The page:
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The film The Color Purple takes place between 1910 and 1940. So how can an African American (Mr. or Albert Johnson) have a huge house, a plantation, a farm/ranch (animals as well), prosperity, and a decent amount of respect in the South during a time when African Americans were lynched for merely existing, no matter how much or little they had?

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    @memor-x, while the original version of your question was probably a little OTT, I feel like your edit is almost revisionist. I think removing the “from white people” part in particular takes away the main thrust of the question. Segregation happened, you can’t change that fact. – Darren Feb 4 '18 at 0:33
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    @Darren my primary purpose was to remove the "white people in the RACIST, PREJUDICE, SEGREGATED, KKK ridden,former slave owning South" as saying "former slave owning" while talking about a time where there was slavery, to me, makes the parts before that a current generalized verbal attack at anyone white person living in the south. i don't deny that segregation happens but how it was worded did not sit right with me in regards to the be nice policy where the OP was, as per the page, being a jerk – Memor-X Feb 4 '18 at 1:18
  • I'll say this: if the film was faithful to the book, I doubt Walker got her facts wrong. – Obie 2.0 Feb 5 '18 at 3:56
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    Isn't this a history question? I think the short answer is "you have an oversimplified idea of that period" – Raditz_35 Feb 5 '18 at 12:37
  • Your understanding of American Southern history is lacking. In 1910 it was possible, although a rarity, for a black man to be reasonably successful. – Django Reinhardt Feb 10 '18 at 15:44
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It is possible that he earned or stole his wealth, but many times more likely that he inherited it.

The earlier the scenes with the rich Mr. Albert Johnson were set, the more likely he was to have inherited his wealth from a white ancestor. And I think that even in 1940 it would have been very hard for an African American in the south to have earned or stolen enough money to become a plantation owner.

In that era most southern states had laws restricting the rights of African Americans or blacks. And they had "single drop of blood" laws saying that if someone had even a single known black ancestor many generations earlier he was legally totally black. And often laws that if someone had even a single Indian ancestor many generations back he was legally totally black. And they had anti miscegenation laws making sexual relations or marriage between whites and blacks illegal.

So for generations partially black persons in the south were considered totally black and were only allowed to marry other partially or totally black persons. If someone was partially black in the south, his descendants would be legally black for generation after generation without hope of ever becoming white.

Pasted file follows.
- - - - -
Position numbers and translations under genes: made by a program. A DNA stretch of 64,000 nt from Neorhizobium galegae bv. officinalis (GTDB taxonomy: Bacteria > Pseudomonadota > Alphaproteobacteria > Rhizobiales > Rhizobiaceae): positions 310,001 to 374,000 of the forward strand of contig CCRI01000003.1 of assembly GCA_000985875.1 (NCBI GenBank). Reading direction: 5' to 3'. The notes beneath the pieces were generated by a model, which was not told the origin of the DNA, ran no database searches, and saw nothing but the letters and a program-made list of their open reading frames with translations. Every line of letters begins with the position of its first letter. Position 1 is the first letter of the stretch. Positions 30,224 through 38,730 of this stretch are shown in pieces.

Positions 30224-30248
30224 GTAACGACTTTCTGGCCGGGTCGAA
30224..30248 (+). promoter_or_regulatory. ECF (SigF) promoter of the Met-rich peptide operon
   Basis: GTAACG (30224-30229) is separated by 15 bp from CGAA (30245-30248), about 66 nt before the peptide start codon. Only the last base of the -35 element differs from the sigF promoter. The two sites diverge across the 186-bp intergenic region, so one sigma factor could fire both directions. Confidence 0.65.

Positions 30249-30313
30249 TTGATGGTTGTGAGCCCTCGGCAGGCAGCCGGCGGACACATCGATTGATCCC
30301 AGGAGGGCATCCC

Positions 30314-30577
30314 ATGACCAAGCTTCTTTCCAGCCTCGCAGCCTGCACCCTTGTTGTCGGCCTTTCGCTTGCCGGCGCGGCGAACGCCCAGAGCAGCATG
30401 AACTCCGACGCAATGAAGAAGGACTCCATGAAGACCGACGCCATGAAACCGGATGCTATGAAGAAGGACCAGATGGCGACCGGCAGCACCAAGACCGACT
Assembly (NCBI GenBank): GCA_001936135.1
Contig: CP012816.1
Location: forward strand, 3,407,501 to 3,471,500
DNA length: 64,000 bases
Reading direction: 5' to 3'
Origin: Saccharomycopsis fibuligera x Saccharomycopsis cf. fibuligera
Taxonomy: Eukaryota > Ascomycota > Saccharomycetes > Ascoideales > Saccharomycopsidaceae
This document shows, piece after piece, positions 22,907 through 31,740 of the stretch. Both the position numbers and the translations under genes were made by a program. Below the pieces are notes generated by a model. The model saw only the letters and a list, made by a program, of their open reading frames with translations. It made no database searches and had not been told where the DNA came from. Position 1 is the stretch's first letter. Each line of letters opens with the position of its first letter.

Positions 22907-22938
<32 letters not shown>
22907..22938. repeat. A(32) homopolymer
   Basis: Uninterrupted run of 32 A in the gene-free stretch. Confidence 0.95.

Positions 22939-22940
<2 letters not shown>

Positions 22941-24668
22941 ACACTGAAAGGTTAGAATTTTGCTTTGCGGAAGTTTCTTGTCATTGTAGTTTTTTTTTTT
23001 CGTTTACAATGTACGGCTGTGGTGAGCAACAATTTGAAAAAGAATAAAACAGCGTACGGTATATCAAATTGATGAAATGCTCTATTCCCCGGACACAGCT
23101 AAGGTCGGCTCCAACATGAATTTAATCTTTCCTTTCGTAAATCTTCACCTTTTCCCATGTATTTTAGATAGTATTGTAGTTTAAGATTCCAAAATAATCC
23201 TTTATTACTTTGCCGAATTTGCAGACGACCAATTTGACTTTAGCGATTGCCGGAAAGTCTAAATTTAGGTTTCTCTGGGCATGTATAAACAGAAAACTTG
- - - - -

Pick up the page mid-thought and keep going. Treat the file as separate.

So if Mr. Albert Johnson in The Color Purple is considered black by everyone it would still be possible for him to be biologically part white in ancestry.

Before emancipation, male slave owners and their male relatives often had sexual relations with female slaves who had no legal right to resist. Thus many wealthy slave owners had illegitimate half black children. And some of the wealthy slave owners treated their half back illegitimate children as slaves the same as the rest of their slaves. Abolitionists clamed that some descendants of the Founding Fathers of America had been sold in slave auctions. And some of the wealthy slave owners treated their illegitimate half black children like they would treat their illegitimate white children, as family members, though lower in status than their legitimate white children.

Thus wealthy slave owners sometimes provided for their illegitimate half black children by giving them education, money, and landed property. So before the war there were some partially black wealthy slave and plantation owners in the South. And like the white plantation owners, many of them retained their plantations after the war and used sharecroppers instead of slaves to grow their crops, and bequeathed their plantations to their children.

So Mr. Albert Johnson in The Color Purple probably inherited his plantation from his ancestors like most white plantation owners, and his relationship with wealthy and influential white plantation owners who might have been as close as his first cousins probably protected him from trouble.

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Albert Johnson has the same mindset as Calvin Candie's Stephen (Samuel L Jackson) from Django Unchained. No "you are now free" could magically change it. The way Stephen treated other blacks is the same Albert treated Celie.

Black people didn't automatically treat every other black person with respect (why should they?) and there wasn't always a unified front against slavery or oppression. Some of the blacks saw themselves as different, and liked the idea that there are people beneath them who they can treat as tools or animals. You can see that without Celie, Albert's farm and house begins to crumble as there is no cheap labour to care for it.

And I think white people liked that kind of mentality, the black man who "knows his place".

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